• Be sure that staff members are adequately trained to fulfill their roles in an emergency. Provide training for the receptionist. Don’t assume medical providers are experienced in handling pediatric emergencies. Be sure all staff have received CPR training and all medical staff have received resuscitation (e.g. PALS) training.
  • Supplement certifications with teaching specific to the most common problems seen in your office.
  • Teach staff about your local EMS system: Emergency Medical Dispatch Know what information is needed by the system: office address patient’s age, vital signs, color-coded system color transport destination Need for Advanced Life Support (ALS) unit First Responders Who are they? Will a firetruck show up at your door? EMTs, Paramedics Different levels in different areas Know what your area offers If your area offers basic life support, you may need to have a plan for who accompanies the child to the hospital
  • Trained personnel must have appropriate equipment and medications to use at the time of an emergency.
  • All office staff must know where resuscitation equipment is located. A resuscitation room can be restocked in an organized way, or an equipment box can be prepared and taken to the site of the resuscitation.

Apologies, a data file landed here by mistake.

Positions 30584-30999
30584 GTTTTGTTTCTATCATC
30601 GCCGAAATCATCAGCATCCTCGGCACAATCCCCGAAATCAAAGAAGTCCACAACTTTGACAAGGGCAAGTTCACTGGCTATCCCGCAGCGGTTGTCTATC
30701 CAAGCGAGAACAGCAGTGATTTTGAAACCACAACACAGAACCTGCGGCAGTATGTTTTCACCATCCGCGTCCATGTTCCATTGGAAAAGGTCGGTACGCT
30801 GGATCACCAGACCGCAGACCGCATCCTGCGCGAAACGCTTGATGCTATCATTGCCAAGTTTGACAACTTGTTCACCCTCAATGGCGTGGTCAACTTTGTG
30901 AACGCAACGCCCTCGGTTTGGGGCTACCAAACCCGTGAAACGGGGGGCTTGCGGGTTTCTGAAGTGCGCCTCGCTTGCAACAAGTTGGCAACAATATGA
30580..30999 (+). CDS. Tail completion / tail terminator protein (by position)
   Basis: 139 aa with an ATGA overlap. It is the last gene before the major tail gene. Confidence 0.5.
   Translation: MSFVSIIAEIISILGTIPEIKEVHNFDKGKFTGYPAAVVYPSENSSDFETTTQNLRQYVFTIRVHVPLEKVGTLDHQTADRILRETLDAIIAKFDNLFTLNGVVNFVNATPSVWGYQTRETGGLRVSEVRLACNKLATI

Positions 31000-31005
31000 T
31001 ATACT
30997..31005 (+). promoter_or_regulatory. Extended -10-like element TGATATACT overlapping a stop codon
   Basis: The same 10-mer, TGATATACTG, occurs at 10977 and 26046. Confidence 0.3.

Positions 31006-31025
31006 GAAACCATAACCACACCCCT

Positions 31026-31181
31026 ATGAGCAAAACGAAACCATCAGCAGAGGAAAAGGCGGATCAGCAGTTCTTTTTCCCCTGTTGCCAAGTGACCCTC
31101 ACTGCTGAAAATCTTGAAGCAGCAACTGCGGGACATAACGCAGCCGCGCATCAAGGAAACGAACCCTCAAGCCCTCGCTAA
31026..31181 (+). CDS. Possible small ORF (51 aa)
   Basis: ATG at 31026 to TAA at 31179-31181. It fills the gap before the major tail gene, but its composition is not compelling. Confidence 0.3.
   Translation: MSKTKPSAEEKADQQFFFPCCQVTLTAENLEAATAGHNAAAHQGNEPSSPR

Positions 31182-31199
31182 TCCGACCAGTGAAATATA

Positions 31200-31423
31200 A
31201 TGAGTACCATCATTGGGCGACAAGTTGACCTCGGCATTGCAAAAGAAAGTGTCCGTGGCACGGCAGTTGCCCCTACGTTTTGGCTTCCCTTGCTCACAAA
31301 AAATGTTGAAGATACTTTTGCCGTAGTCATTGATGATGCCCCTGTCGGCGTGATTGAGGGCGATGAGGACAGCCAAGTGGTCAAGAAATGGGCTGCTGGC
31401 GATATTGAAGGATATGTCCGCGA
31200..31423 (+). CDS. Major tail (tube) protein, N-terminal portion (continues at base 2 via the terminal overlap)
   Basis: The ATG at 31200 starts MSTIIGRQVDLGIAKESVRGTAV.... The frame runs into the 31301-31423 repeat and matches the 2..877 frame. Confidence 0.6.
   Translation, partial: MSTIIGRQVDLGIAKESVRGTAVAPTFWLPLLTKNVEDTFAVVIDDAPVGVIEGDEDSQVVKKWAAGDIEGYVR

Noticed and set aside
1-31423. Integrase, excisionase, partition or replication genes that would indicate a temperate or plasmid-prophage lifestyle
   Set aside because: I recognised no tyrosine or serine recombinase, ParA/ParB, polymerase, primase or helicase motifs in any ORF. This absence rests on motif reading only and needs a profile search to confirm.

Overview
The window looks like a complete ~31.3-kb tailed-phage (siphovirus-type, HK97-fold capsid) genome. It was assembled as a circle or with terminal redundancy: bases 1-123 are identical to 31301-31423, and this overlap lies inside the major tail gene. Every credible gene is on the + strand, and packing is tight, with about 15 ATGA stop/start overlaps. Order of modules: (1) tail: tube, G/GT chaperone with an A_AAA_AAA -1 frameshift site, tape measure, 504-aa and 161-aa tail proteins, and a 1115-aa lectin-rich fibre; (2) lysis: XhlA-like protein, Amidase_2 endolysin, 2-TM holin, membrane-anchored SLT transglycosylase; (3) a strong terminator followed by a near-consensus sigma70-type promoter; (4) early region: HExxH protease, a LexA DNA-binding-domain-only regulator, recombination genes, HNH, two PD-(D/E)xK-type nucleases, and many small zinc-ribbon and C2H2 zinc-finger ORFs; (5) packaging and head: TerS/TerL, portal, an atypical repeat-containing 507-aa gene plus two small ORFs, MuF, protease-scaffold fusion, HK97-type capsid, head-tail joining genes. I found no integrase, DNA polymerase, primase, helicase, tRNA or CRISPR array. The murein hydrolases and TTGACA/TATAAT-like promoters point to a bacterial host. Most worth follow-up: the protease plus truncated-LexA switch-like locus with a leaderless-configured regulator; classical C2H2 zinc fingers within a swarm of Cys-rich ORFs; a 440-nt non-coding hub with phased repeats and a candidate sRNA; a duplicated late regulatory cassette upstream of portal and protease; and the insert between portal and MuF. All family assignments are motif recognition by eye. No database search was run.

• Equipment and medications should be organized according to the size of the child. A system such as the Broselow-Luten System allows for quick reference to determine appropriate equipment size and appropriate medication dosages .
  • Each office should develop a system to ensure that all equipment, medicines, and fluids are re-stocked and readily available. This is a generic equipment list. A more complete list is contained in the Office Preparedness for Pediatric Emergencies Student Manual.
  • This slide lists other equipment that is useful in a resuscitation.
  • This is a list of suggested medications to have in an office for emergencies. Remember to check for expiration dates.
  • The primary care provider must be able to provide basic airway management and initial management of shock. Even if these skills were obtained in training, it takes practice to maintain them. Since office emergencies happen so infrequently, care providers need to find a way to be sure resuscitation skills and knowledge are current and kept up to date.